Speculative Trading or Investing
Investopedia describes options as financial instruments that are derivatives based on the value of underlying securities such as stocks. An options contract offers the buyer the opportunity to buy or sell—depending on the type of contract they hold—the underlying asset. Unlike futures, the holder is not required to buy or sell the asset if they choose not to.
Call Options allow the holder to buy the asset at a stated price within a specific timeframe.
Put Options allow the holder to sell the asset at a stated price within a specific timeframe. Each option contract will have a specific expiration date by which the holder must exercise their option. The stated price on an option is known as the strike price.
Options are financial derivatives that give buyers the right, but not the obligation, to buy or sell an underlying asset at an agreed-upon price and date.
Call options and put options form the basis for a wide range of option strategies designed for hedging, income, or speculation.
Although there are many opportunities to profit with options, investors should carefully weigh the risks.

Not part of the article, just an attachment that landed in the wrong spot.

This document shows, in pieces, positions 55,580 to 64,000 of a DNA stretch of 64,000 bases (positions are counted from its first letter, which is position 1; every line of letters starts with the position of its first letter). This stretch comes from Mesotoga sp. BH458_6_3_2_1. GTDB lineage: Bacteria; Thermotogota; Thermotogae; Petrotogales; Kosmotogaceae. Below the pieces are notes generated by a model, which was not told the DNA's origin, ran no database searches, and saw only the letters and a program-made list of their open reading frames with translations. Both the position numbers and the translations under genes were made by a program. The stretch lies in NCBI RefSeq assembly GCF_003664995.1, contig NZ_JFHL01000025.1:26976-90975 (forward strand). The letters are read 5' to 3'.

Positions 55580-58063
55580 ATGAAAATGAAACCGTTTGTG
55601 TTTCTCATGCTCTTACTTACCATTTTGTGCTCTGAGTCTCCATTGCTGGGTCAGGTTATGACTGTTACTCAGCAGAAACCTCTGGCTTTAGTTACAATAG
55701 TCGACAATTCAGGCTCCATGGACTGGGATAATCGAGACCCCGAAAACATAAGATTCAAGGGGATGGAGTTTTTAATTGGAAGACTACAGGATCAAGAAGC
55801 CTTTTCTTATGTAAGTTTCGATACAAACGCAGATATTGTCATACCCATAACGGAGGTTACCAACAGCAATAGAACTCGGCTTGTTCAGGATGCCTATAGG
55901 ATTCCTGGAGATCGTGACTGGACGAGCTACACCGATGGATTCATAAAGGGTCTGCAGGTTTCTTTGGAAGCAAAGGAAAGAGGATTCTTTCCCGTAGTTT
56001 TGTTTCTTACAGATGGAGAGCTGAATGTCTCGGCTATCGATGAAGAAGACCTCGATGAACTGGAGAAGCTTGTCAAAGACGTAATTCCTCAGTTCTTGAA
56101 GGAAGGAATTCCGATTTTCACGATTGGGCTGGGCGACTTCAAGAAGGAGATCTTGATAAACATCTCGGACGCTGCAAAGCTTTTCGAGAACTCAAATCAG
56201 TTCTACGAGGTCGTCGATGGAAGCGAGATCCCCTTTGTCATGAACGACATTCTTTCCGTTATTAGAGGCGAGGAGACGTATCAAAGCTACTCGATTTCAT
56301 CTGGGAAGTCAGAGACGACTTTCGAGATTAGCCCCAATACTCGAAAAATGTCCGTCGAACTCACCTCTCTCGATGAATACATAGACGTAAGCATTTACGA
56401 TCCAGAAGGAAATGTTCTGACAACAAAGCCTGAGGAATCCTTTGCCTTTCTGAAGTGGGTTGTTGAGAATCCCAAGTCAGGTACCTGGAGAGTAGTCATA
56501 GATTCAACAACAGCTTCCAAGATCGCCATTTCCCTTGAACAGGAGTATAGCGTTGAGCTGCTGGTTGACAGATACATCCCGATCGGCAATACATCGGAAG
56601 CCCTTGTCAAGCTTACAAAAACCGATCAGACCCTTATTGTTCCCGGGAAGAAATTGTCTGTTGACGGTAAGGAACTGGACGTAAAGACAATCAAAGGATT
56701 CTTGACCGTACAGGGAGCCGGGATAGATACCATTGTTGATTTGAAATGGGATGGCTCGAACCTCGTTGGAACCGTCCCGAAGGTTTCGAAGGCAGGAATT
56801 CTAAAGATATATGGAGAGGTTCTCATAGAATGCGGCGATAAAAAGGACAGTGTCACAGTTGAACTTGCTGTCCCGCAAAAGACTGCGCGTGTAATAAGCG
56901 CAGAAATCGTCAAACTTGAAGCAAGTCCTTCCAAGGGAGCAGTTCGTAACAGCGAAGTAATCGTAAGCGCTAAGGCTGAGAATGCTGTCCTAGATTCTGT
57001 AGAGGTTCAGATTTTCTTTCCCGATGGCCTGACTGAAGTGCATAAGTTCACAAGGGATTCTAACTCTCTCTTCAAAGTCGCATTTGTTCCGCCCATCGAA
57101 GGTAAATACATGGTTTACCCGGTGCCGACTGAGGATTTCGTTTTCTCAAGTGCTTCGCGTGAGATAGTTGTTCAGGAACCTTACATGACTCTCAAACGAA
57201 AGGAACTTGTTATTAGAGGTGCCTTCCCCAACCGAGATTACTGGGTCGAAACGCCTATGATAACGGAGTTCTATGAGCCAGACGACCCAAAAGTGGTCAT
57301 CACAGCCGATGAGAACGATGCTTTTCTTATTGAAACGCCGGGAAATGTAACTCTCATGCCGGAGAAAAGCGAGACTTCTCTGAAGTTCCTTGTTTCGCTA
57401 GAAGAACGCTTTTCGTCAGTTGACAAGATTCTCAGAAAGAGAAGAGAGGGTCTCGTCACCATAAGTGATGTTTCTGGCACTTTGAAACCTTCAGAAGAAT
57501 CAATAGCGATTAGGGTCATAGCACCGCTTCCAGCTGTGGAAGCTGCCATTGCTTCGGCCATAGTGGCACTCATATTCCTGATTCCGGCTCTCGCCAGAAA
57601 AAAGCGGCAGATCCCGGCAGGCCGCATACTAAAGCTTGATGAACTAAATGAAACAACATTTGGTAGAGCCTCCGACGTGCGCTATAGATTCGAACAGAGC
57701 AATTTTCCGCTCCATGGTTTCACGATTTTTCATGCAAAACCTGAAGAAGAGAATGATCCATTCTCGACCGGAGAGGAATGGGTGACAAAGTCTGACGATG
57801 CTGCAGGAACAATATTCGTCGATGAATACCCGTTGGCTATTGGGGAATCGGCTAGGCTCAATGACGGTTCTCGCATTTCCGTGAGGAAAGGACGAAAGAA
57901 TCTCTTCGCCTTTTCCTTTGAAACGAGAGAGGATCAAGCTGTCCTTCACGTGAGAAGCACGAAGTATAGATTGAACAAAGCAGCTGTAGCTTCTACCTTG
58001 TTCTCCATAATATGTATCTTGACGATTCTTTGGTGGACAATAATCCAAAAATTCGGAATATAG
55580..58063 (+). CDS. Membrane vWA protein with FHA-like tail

Optionality and the time value of money. Let's begin with the most conservative. This strategy is even approved for most Retirement Accounts. Lets say you own a stock with a nice dividend of 2% a great yield considering the 10 Treasury at this writing is 0.673%. If you want to increase your income but not your risk you could go out 90 days and sell a Call option, receive a nice premium for agreeing to sell that stock if it reaches that level before expiration. If the stock is below the strike price at expiration the option becomes worthless and you could consider repeating the process and creating an enhanced compounding effect on your stock holding.
“Compound interest is the eighth wonder of the world. He who understands it, earns it ... he who doesn't ... pays it.” -Albert Einstein- Interested in buying a stock? Consider this idea.
Storm clouds could be making you uncomfortable buying a company stock at current market levels. Consider selling a Put option below the market. I've always liked this because it's a way to get a company without the mistake of chasing price. Use a little patience and collect a time premium for being that willing buyer at that price below the market.
Going Hypersonic or Life in the fast lane. Other Ideas include using options as a proxy for stock purchases. If an investor expects a short term move up or down they might purchase put or call options to take advantage of the short term fluctuation in the market values.
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